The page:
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PostPosted: Sat Aug 04, 2018 6:11 am 
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Amid the wonders of the Information Age that gave birth to the Internet and the World Wide Web is the vexing and unfinished business of, who owns the content, who pays for the content and all of the other issues surrounding modern copyright law and digital content distribution. The complexities of digital information and distribution systems have obfuscated the solution, which lies in previous advancements in technology that resulted in legal precedents and is, after all is said and done, quite simple: the Blanket License Agreement.

When radio was born the music publishing business reacted in horror at the thought of all music being distributed over the airwaves for ”free.” They believed that it was the end of their music distribution business. It was not. It was only the end of their monopoly in music distribution. Much to their surprise and disappointment, the solution to that dilemma of technology and creator’s property rights balanced with consumers desire for easy unencumbered access to music broadcasts was the Blanket Licensing Agreement that all parties have lived with since that time. It works like this: a blanket license is a public performance license that allows the licensee the right to use any song under the supervision of a performing rights organization (PRO), such as the American Society of Composers, Authors and Publishers (ASCAP) or Broadcast Music Incorporated (BMI). The licensee pays an annual fee to have the right to perform any of the songs in the PRO’s catalog and reports their uses of the music. The more music they use the more they pay. The PROs in turn pay the creators of the music based on a sampling of the radio playlists and statutory rates per performance. Royalties, fees for music use, are collected from TV and other sources in similar ways.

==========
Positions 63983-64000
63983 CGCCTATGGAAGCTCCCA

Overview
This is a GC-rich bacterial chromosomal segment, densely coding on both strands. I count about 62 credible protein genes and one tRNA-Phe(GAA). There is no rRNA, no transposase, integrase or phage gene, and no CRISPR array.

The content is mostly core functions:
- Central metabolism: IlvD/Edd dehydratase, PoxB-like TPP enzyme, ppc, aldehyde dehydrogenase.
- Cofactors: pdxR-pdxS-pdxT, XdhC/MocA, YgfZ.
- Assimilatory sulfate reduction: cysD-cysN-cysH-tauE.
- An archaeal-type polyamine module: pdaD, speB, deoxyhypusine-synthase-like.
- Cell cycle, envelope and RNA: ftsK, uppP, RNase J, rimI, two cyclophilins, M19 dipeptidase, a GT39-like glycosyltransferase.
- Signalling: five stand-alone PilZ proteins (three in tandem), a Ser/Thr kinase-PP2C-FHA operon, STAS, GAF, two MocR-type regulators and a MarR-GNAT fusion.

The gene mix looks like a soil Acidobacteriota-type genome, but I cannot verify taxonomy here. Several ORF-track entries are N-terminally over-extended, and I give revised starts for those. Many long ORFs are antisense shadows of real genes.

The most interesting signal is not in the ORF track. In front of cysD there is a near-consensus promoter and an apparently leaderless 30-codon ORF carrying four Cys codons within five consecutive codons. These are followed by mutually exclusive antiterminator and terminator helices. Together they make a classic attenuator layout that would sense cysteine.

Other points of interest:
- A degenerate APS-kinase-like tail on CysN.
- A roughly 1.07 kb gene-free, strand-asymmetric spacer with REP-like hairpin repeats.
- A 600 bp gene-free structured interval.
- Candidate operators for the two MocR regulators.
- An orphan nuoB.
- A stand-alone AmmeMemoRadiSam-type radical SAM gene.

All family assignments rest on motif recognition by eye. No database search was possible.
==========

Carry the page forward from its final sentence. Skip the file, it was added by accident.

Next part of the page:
In the current era, there have been many advances proposed and some made to include performers, singers and musicians in these blanket licensing agreements for all forms of media. In this age of consilience, we look forward to all the creators of music and music copyright holder’s participation in the profits thereof from all media sources. The question is then, when this occurs, whom will the blanket licensing agreements be with? Who will pay the royalties? Let us look at the radio agreements for the answer.